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Based on kernel version 4.1. Page generated on 2015-06-28 12:13 EST.

2	started by Ingo Molnar <mingo@redhat.com>, 2001.09.17
3	2.6 port and netpoll api by Matt Mackall <mpm@selenic.com>, Sep 9 2003
4	IPv6 support by Cong Wang <xiyou.wangcong@gmail.com>, Jan 1 2013
6	Please send bug reports to Matt Mackall <mpm@selenic.com>
7	Satyam Sharma <satyam.sharma@gmail.com>, and Cong Wang <xiyou.wangcong@gmail.com>
9	Introduction:
10	=============
12	This module logs kernel printk messages over UDP allowing debugging of
13	problem where disk logging fails and serial consoles are impractical.
15	It can be used either built-in or as a module. As a built-in,
16	netconsole initializes immediately after NIC cards and will bring up
17	the specified interface as soon as possible. While this doesn't allow
18	capture of early kernel panics, it does capture most of the boot
19	process.
21	Sender and receiver configuration:
22	==================================
24	It takes a string configuration parameter "netconsole" in the
25	following format:
27	 netconsole=[src-port]@[src-ip]/[<dev>],[tgt-port]@<tgt-ip>/[tgt-macaddr]
29	   where
30	        src-port      source for UDP packets (defaults to 6665)
31	        src-ip        source IP to use (interface address)
32	        dev           network interface (eth0)
33	        tgt-port      port for logging agent (6666)
34	        tgt-ip        IP address for logging agent
35	        tgt-macaddr   ethernet MAC address for logging agent (broadcast)
37	Examples:
39	 linux netconsole=4444@,9353@
41	  or
43	 insmod netconsole netconsole=@/,@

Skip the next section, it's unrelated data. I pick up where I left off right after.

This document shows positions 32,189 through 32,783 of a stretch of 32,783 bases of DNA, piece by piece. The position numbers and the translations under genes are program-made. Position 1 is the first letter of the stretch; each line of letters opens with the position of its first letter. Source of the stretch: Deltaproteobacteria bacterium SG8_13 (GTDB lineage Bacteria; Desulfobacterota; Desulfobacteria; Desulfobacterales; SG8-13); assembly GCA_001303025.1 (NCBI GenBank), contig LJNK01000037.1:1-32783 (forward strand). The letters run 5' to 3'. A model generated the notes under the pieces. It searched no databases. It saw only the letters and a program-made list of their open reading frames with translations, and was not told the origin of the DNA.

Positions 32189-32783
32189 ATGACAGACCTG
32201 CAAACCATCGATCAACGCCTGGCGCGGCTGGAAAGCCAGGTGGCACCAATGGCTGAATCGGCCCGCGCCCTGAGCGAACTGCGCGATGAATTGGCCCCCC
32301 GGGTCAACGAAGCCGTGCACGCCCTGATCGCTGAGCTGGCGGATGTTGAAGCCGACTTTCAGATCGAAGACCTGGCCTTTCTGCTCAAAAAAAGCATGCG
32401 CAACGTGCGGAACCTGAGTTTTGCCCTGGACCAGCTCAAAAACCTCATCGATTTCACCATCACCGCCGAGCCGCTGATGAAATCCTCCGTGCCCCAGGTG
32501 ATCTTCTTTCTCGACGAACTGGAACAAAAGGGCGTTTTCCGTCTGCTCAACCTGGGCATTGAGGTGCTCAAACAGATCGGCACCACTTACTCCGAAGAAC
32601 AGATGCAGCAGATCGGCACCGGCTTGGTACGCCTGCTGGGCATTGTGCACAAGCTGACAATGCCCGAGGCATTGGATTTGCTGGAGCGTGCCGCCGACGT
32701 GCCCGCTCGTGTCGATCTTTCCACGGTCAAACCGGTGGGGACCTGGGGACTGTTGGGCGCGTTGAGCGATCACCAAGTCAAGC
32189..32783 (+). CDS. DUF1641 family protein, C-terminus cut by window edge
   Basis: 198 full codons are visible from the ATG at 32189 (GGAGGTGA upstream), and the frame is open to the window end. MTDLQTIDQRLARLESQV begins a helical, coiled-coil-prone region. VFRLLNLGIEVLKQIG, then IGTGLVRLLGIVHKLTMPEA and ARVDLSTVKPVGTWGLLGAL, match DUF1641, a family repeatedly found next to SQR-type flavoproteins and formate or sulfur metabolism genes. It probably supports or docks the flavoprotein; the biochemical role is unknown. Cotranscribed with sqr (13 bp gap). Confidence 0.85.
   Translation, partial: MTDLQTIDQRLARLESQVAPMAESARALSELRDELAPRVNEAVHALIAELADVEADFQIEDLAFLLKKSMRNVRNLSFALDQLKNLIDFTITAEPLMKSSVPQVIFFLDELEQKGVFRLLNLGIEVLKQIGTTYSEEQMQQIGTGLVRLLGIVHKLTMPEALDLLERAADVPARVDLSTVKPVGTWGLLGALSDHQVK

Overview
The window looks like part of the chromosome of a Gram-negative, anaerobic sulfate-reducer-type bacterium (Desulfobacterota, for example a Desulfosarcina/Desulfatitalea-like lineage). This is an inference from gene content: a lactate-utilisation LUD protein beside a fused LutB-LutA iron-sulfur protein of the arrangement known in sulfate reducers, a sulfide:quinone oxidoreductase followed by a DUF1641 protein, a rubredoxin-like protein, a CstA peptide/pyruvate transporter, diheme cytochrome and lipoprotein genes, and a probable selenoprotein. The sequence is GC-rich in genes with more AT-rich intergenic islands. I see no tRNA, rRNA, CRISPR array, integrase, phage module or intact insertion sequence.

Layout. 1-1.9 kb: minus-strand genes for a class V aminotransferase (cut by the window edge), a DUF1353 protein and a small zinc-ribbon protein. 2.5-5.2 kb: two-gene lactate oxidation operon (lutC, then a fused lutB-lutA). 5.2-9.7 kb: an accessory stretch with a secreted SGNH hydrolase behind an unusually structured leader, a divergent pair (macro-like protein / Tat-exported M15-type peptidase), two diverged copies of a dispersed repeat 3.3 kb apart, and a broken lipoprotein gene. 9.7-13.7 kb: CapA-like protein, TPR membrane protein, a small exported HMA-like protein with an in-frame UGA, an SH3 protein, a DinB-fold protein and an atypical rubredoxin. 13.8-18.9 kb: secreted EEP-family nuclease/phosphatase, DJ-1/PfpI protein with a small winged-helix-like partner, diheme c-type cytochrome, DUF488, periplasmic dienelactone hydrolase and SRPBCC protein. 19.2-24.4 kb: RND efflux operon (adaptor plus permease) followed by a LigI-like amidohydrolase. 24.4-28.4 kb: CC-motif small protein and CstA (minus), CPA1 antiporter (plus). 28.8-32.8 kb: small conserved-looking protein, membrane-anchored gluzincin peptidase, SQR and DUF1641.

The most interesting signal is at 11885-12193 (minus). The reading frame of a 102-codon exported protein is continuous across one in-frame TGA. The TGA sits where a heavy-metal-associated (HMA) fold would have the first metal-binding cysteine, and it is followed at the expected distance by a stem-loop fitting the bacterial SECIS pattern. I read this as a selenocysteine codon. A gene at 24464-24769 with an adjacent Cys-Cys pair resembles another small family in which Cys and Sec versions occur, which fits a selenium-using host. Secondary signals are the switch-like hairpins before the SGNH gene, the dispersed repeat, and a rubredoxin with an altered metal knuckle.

45	  or using IPv6
47	 insmod netconsole netconsole=@/,@fd00:1:2:3::1/
49	It also supports logging to multiple remote agents by specifying
50	parameters for the multiple agents separated by semicolons and the
51	complete string enclosed in "quotes", thusly:
53	 modprobe netconsole netconsole="@/,@;@/eth1,6892@"
55	Built-in netconsole starts immediately after the TCP stack is
56	initialized and attempts to bring up the supplied dev at the supplied
57	address.
59	The remote host has several options to receive the kernel messages,
60	for example:
62	1) syslogd
64	2) netcat
66	   On distributions using a BSD-based netcat version (e.g. Fedora,
67	   openSUSE and Ubuntu) the listening port must be specified without
68	   the -p switch:
70	   'nc -u -l -p <port>' / 'nc -u -l <port>' or
71	   'netcat -u -l -p <port>' / 'netcat -u -l <port>'
73	3) socat
75	   'socat udp-recv:<port> -'
77	Dynamic reconfiguration:
78	========================
80	Dynamic reconfigurability is a useful addition to netconsole that enables
81	remote logging targets to be dynamically added, removed, or have their
82	parameters reconfigured at runtime from a configfs-based userspace interface.
83	[ Note that the parameters of netconsole targets that were specified/created
84	from the boot/module option are not exposed via this interface, and hence
85	cannot be modified dynamically. ]
87	To include this feature, select CONFIG_NETCONSOLE_DYNAMIC when building the
88	netconsole module (or kernel, if netconsole is built-in).
90	Some examples follow (where configfs is mounted at the /sys/kernel/config
91	mountpoint).
93	To add a remote logging target (target names can be arbitrary):
95	 cd /sys/kernel/config/netconsole/
96	 mkdir target1
98	Note that newly created targets have default parameter values (as mentioned
99	above) and are disabled by default -- they must first be enabled by writing
100	"1" to the "enabled" attribute (usually after setting parameters accordingly)